KA: In November 2018 the PTAB elected to change the prevailing claim construction standard from the broadest reasonable interpretation to the same standard used by district courts: the Phillips claim construction standard. In addition, the new rules allow parties to submit Markman orders from other forums for the PTAB’s consideration. The effect should be that the PTAB’s application of the same claim construction standard will result in more consistent constructions among different proceedings and bring more consistency to the claim amendment process. This consistency may provide more predictability for patent owners in that decisions regarding two legal issues – infringement and patentability – will now, presumably, be resolved under the same claim constructions. It may also result in the PTAB being more likely to adopt a claim construction from a district court and vice versa. This may be helpful in situations where the patent owner and/or petitioner secured a favourable construction, for infringement, validity or both, in a district court and seeks the PTAB to apply it as well. Practically, while the application of the same claim construction is likely to create consistency, it is unclear how, if at all, it will affect the claim amendment process. The PTAB’s two-tiered amendment pilot programme offers multiple ways for patent owners to secure claim amendment. Some preliminary statistics indicate, however, that few patent owners are taking advantage of the pilot. Nevertheless, the fact that the PTAB has introduced additional amendment options makes clear that it is attempting to bring more transparency and address stakeholder concerns about the process.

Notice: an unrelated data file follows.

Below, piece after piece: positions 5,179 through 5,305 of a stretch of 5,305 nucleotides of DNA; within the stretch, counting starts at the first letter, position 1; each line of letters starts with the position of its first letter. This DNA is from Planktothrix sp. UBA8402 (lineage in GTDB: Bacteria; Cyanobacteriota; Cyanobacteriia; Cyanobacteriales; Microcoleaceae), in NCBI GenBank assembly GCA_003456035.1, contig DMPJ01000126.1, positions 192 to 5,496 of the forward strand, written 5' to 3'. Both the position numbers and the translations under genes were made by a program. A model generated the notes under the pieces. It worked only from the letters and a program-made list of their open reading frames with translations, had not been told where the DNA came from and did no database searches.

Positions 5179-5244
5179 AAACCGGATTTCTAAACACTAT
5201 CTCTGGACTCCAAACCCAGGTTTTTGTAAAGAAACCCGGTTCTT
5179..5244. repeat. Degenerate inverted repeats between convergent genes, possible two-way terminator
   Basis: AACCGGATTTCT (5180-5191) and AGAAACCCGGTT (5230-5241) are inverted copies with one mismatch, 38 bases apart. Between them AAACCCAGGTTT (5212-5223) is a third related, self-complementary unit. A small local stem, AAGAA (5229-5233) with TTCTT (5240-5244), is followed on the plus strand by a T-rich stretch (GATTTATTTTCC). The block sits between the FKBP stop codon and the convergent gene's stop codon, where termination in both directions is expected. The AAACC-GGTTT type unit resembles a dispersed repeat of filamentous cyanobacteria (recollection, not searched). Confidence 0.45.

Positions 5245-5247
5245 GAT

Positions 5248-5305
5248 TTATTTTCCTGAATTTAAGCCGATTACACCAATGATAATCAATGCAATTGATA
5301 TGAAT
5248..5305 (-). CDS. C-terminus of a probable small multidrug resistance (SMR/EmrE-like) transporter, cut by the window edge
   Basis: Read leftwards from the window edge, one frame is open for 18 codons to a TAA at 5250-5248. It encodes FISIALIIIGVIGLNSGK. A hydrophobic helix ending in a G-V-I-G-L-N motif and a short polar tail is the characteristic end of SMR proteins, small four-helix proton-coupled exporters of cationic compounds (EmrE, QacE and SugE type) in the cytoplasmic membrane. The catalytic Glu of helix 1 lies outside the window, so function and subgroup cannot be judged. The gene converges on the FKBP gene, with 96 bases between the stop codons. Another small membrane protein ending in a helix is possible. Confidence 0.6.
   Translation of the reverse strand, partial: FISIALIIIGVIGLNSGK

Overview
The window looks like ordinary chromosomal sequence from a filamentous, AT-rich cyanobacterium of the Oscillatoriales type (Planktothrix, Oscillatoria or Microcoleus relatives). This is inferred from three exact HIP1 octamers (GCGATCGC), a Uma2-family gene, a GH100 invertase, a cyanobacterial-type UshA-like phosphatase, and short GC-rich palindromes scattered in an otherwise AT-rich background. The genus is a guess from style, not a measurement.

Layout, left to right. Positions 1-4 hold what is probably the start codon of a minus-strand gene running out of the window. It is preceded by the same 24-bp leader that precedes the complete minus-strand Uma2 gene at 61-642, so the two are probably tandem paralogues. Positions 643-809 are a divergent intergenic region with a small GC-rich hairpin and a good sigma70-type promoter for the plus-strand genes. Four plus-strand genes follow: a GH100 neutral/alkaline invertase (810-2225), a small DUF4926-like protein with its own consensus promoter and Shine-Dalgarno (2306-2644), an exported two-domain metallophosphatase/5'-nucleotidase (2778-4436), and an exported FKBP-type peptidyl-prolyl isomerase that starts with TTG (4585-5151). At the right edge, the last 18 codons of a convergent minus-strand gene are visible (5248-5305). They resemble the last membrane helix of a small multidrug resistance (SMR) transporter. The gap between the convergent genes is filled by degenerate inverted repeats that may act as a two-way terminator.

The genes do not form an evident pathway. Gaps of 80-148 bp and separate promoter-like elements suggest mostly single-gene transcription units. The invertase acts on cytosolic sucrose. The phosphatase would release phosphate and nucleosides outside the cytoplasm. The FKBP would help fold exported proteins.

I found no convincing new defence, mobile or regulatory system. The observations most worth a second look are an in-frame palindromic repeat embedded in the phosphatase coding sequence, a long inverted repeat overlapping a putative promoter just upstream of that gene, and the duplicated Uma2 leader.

BB: It is still too early to tell whether the PTAB’s revised procedures for motions to amend will be effective in helping patent owners save some patent claims (albeit narrower ones) through the trial process. The statistics for 2019 reveal that the PTAB’s revised procedures were effective in incentivising patent owners to file more motions to amend. However, because it takes roughly nine months for the board to decide those motions, the all-important number of motions to amend that will be granted remains a statistic-in-progress. By the end of 2020, we should have a better sense of whether the revised procedures have provided any real help to practitioners. While the statutory one-year deadline is an important board focus, the compressed trial schedule for motions to amend is challenging to say the least. It is likely that the additional expense for motions to amend, as well the board’s new ‘rocket-docket’ approach, will remain a significant impediment to patent owners filing such motions, at least until the outcomes of the motions filed in 2019 are statistically analysed this year. And not to overlook the big picture, because of the intervening rights issues presented by amended claims, and the alternative ex parte mechanisms usually available to patent owners for amending their patent’s claims, motions to amend will likely never become a favoured or common practice for patent owners.